America's tallest man has a big problem: He can't find shoes that fit.
Even worse: He says he's been told that getting a pair that properly fit could cost as much as $16,000.
At the time he received the honor, he was proud, telling reporters, "It feels good to finally have proof that I am the Tallest Man in America. Everyone is always asking me if I'm certain that I'm the tallest and I was never able to prove it. Now that I have this certificate to hang on my wall, I could finally show it!"
These days, he'd rather have a pair of decent shoes in his closet than a plaque to hang on his wall.
"Guinness never contacted me after I got the certificate," he told the Huffington Post. "That was two years ago. I have one pair of shoes and they're more like shapeless clogs. There's no grip, no support."
But while most people can find footwear that fits without a struggle, that task is a tall order for Vovkovinskiy, who is raising money to relieve his estimated size 26 feet by orchestrating a fundraising campaign called "Igor Needs Shoes."
Vovkovinskiy, who emigrated to the U.S. from the Ukraine as a 6-foot-tall 7-year-old, claims he hasn't owned a good pair of shoes in the the last 5 years, but has had 16 surgeries on his feet.
"[My feet] are deformed terribly now," he said. "I have spent a total of 3 years on bed rest because none of my shoes have been made specifically for my feet. They rub, they make wounds. I have surgery, foot gets more deformed. They rub more, I have more surgery and so on. And the circle goes on."
Some orthopedic shoe makers and doctors have said the only way to stop the circle is for Vovkovinskiy to have laser scans done of each foot, a process estimated to cost $16,000.
"That means no outlining of the foot on paper, no making molds from stepping into styrofoam filled boxes, no measurements with a measuring tape," Vovkovinskiy wrote on the fundraising website. "Each foot has to be scanned with a laser, so that every surface is seen. Where to give me four-point arch support, where the deformities and scars are, where everything is. Then they can mold a cast from the 3D computer model."
The steep price includes one pair of shoes, but once he has the scans, future pairs will cost around $200 each.
HOW BIG ARE IGOR VOVKOVINKSKIY'S FEET? (Story continues below)
Igor Vovkovinskiy is a 29-year-old paralegal student in Rochester, Minn., who is America's tallest man according to Guinness World Records. He claims he hasn't had a decent pair of shoes in five years and is unsure of his exact shoe size, but estimates suggest he wears a size 26, 8E.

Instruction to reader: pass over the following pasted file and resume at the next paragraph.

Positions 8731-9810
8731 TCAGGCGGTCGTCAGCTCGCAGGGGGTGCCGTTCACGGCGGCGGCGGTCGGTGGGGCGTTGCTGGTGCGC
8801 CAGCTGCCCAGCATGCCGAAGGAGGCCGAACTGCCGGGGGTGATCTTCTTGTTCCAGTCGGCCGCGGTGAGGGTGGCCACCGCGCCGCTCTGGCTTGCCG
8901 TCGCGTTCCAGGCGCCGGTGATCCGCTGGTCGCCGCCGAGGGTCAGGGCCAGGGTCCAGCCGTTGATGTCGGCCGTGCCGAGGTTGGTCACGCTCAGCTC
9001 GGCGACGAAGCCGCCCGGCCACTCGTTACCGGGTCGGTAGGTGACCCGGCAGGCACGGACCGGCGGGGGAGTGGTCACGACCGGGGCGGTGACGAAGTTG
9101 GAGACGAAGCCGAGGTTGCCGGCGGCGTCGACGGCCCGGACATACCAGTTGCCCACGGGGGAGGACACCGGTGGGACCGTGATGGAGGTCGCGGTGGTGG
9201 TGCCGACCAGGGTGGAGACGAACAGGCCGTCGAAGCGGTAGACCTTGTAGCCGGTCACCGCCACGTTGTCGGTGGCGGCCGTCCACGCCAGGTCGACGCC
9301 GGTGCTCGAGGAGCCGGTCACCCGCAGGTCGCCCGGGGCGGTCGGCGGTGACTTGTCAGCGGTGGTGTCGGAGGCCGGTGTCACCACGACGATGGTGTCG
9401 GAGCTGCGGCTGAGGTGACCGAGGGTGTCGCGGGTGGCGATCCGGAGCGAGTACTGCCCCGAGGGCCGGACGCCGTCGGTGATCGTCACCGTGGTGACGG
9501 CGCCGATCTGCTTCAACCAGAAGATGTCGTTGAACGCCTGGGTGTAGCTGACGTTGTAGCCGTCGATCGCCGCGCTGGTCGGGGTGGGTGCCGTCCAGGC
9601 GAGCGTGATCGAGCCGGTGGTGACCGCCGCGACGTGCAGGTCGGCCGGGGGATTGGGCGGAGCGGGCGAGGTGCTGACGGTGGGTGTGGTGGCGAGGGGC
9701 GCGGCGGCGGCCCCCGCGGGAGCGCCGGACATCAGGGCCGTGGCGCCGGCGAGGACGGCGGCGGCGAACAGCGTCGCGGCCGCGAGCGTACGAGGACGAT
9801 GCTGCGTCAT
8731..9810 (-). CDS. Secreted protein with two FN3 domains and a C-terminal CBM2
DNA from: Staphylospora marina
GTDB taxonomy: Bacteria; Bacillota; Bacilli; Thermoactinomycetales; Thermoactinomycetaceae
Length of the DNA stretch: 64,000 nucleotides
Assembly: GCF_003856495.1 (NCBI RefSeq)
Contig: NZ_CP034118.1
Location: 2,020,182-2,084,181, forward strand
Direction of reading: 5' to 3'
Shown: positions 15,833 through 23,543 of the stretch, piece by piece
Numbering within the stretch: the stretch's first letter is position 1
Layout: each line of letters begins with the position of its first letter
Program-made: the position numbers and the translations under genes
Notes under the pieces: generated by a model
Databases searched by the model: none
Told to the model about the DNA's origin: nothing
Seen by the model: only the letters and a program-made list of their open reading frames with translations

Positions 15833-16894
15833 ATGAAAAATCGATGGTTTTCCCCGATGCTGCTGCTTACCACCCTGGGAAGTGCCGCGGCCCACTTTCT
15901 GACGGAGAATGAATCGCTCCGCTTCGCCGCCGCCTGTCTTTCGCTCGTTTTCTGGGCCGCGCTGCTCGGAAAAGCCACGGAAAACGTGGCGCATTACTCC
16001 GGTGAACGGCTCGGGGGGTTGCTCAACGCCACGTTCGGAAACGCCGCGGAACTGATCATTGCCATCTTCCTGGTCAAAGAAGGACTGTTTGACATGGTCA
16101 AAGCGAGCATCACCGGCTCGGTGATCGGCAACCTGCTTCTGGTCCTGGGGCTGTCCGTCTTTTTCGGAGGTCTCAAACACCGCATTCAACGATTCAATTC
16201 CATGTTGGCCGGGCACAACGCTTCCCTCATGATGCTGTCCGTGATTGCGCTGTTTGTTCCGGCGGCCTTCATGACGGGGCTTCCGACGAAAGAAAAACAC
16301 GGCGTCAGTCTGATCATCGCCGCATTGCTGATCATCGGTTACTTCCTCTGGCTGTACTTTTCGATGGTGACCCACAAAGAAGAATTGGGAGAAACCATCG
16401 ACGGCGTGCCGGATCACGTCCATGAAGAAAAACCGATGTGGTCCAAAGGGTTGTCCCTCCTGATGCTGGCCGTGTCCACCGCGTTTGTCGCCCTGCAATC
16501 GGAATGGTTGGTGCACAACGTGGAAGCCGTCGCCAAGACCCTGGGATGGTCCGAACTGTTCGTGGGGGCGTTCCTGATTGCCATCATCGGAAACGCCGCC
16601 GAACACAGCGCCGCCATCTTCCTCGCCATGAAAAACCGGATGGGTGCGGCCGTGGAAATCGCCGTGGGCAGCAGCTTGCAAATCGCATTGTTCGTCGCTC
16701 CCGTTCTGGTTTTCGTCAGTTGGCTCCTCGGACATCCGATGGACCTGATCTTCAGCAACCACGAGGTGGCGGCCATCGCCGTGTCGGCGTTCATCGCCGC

Vovkovinskiy's feet are longer than a roll of aluminum foil.
Vovkovinskiy's feet overwhelm this DVD of "The Matrix."
Vovkovinskiy's feet are bigger than this reference book that is used as a reference point.
Vovkovinskiy's feet are three times as big as the Playstation 3 controller.
Vovkovinskiy's feet compared to his mom's shoes.
Vovkovinskiy received two pair of size-26 shoes in May, 2006, by German shoemaker Georg Wessels, but wasn't happy with the results.
"The shoes came out too small and hurt my feet," he said. "[Wessels] made me send one shoe back so he could examine it, but hasn't sent it back -- and it's been three years."
Vovkovinskiy also reached out to TV host Dr. Mehmet Oz in hopes he might be able to help. Dr. Oz invited him on the show, but didn't speak to him other than their segments.
Letters to Barack Obama, who once singled Vovkovinskiy out as his "biggest fan" at a 2009 Minneapolis rally, have gone unanswered as well.
Vovkovinskiy is disappointed that he has been unable to follow in the footsteps of Robert Wadlow, who at 8 feet, 11 inches, was the tallest man in recorded history before his death in 1940 at the age of 22. Wadlow wore a size 37 shoe and got his kicks free of charge from a shoe company, something that Vovikovinskiy is surprised he hasn't been able to do.
"Throughout all these years of sending letters and e-mails to companies, I always, I mean always, asked the companies if they would be willing to make shoes for me if in return I would do some kind of advertising for them," Vovkovinskiy said. "I always found it surprising that nobody wanted to have as an advertisement the tallest man in America."
He said nobody ever responded.
But there is some news that may put a spring in Vovkovinskiy's very large step.
He has been in touch with a Reebok executive Justin Kittridge, the company's director of basketball footwear, and he believes he can help. However, it will be a tall order. One reason why it may cost upwards of $16,000 for one pair of shoes is because the equipment used to make laser scans isn't set up for someone as big as him.
"Igor told me the last time he was measured, he was believed to be a Size 26," Kittridge told the Huffington Post. "Most professional basketball players wear between Size 12 and 15. Also, he told me the width is 8E and 3E is already considered pretty wide."
The $16,000 that Vovkovinskiy says he needs isn't just for the shoes. He said plane tickets from Minnesota and Massachusetts won't be cheap either.
"Airlines now force tall people to buy two coach tickets or fly at least in business class," Vovkovinskiy lamented. "I cannot fit into two coach seats. There is no room for my legs, so I have to fly in business, and flights in business class are tremendously expensive."
So far, Vovkovinskiy has raised nearly $3,000 for his trip and is hoping he can get a sponsor to foot most of the bill.
But even if he does raise enough funds, it only is enough for one pair of shoes and there is another big concern.
"Don't get me started on socks," he groaned. "That's a whole different issue."